Just as my K-12 education reform plan focuses on large part in increasing flexibility and streamlining bureaucracy, I would support increased flexibility for NSHE institutions, such as localizing capital project management so it is no longer under the auspices of the State Public Works Board – a highly inefficient process. I also believe that increased accountability at the institutional level is key to making this work – in order to create transparency, and document the value received by the state for the tax dollars provided.

And finally, in addition to the economic imperative, I believe that the availability of a well-reputed, affordable system of higher education which involves and engages Nevada residents is key to our quality of life – for our intellectual life and the cultural richness of our communities.

The 2009 state budget filled a significant budgetary hole through use of federal stimulus dollars, short-term increases in sales taxes and other fees, and long-term cuts in state operations. For the 2011 budget and beyond, what priorities will you propose for the state budget? Do you believe that current levels of state revenue are adequate to sustain the level of services that the state needs, including higher education, for the long term?

My number one priority is and will be investing in an innovative education system that responds to the needs of Nevada families and businesses, and enhances their ability to fully participate in the new, sustainable economy we must grow in Nevada. We also must ensure our network of social services adequately protects our most vulnerable citizens – our children and seniors. And we need to make strategic investments in our infrastructure and services to attract the new kinds of businesses we will need to rebuild Nevada’s economy.

The state will face a significant revenue shortfall for the 2011-2013 biennium - that is a given. I want to look closely at the findings of the current interim tax and revenue study called for in Senate Concurrent Resolution 37 of the 2009 legislative session. The consultant hired for the interim study, Moody’s Analytics, is examining the kind of revenue structure Nevada will need as it goes forward with new directions in its economy. I support that approach and will give strong consideration to the Moody’s findings and recommendations, as I prepare an executive budget to submit to the 2011 Legislature. My goal is to put forward a budget that meets our immediate needs, while laying the foundation for a new, more robust economy that provides us with the revenue stream to meet vital state needs, with K-12 and higher education first and foremost.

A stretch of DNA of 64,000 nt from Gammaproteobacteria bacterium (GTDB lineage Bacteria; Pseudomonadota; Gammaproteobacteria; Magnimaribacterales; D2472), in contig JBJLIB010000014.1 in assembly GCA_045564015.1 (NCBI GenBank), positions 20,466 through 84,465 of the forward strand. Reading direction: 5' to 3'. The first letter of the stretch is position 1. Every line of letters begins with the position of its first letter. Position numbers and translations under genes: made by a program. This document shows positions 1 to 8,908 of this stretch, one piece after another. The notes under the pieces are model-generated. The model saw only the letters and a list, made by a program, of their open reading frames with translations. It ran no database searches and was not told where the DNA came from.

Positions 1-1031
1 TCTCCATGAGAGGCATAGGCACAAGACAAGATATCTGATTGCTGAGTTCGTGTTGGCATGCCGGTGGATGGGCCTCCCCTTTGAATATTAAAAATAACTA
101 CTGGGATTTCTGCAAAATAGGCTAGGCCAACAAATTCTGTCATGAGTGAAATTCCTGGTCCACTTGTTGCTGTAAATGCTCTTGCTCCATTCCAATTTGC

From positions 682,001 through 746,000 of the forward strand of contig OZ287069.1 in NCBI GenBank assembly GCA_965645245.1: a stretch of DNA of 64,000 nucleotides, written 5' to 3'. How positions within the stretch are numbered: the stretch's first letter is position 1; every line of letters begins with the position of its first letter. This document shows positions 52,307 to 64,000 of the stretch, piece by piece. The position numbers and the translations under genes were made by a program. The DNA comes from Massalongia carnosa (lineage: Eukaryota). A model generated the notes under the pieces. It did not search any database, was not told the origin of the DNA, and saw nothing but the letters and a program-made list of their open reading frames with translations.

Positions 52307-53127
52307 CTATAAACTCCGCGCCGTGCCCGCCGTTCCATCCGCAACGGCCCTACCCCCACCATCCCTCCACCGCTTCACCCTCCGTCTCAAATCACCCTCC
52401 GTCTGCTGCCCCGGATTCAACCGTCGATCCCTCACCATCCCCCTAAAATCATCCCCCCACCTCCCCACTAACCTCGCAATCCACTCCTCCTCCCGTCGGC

In the 2009 legislature, state General Fund funding for higher education was cut by 24% from 2007 level. (The 2007 level itself was only 86% of what the state’s formula calculated to be the System's required level of funding.) In the 2010 special session, Higher Ed funding was cut by another 6.9%. As Governor, would you take these recent budgets into account when considering funding for Higher Education in the 2011 budget and beyond?

Yes. As I have stated, education is my top priority because it is the key to revitalizing our economy. And I can certainly understand your concerns in this area, since all other candidates for governor have proposed only more cuts to education. Governor Gibbons and his primary challenger, Brian Sandoval, have looked to higher education as a source of additional cuts. The governor in his 2009-2011 executive budget proposed to cut higher education by 36 percent. Before the 2010 special session, Sandoval released a “Short Term Deficit Plan” that included a 4 percent salary reduction for all state employees, stating that, “The short-term proposals account for more than $500 million in savings. If the budget hole grows beyond that amount, salary reductions will need to be greater than those proposed here. “

Sandoval’s plan did not address another $282 million in the ultimate budget shortfall that would need to be made up through greater salary savings, under his plan. Every 1 percent reduction in the salaries of state employees, K-12 employees and Nevada System of Higher Education employees yields $37.1 million in salary savings. A further reduction of $282 million would have resulted in another 7.6 percent in across-the-board cuts for state, K-12 and NSHE employees, for a total pay reduction of 11.6 percent.

My opponents have their education plans – to cut, cut, cut. That tells us something very important: Candidates who run on cutting education aren’t committed to our students, don’t understand what’s best for Nevada’s economy, and will never have the courage to fundamentally change our schools.

I will protect education funds as my top priority as governor because I believe that improving our education system will improve our economy and our quality of life.

In the 2009 legislature, all state public service workers were required to take unpaid furlough days or increased workload equivalent to a 4.6 % salary cut. Do you support limiting any additional pay cuts or furloughs for NSHE faculty and staff until other budgetary solutions have been pursued?

As I have said above, I will work to protect education funds as my top priority – and that includes protecting faculty salaries. I recognize that our higher education system has taken an enormous budgetary hit, that morale on campuses is clearly affected and that we cannot recruit and retain top talent unless we offer competitive salaries. I also recognize that an increasing number of faculty are working on a part-time level instead of full-time. We need to recognize that faculty members must be allowed to practice their craft – including research and service as well as teaching. Attracting and retaining top-tier faculty will pay dividends to the state by not only building our intellectual infrastructure, but also increasing our capacity for innovative research that will be central to our future economy.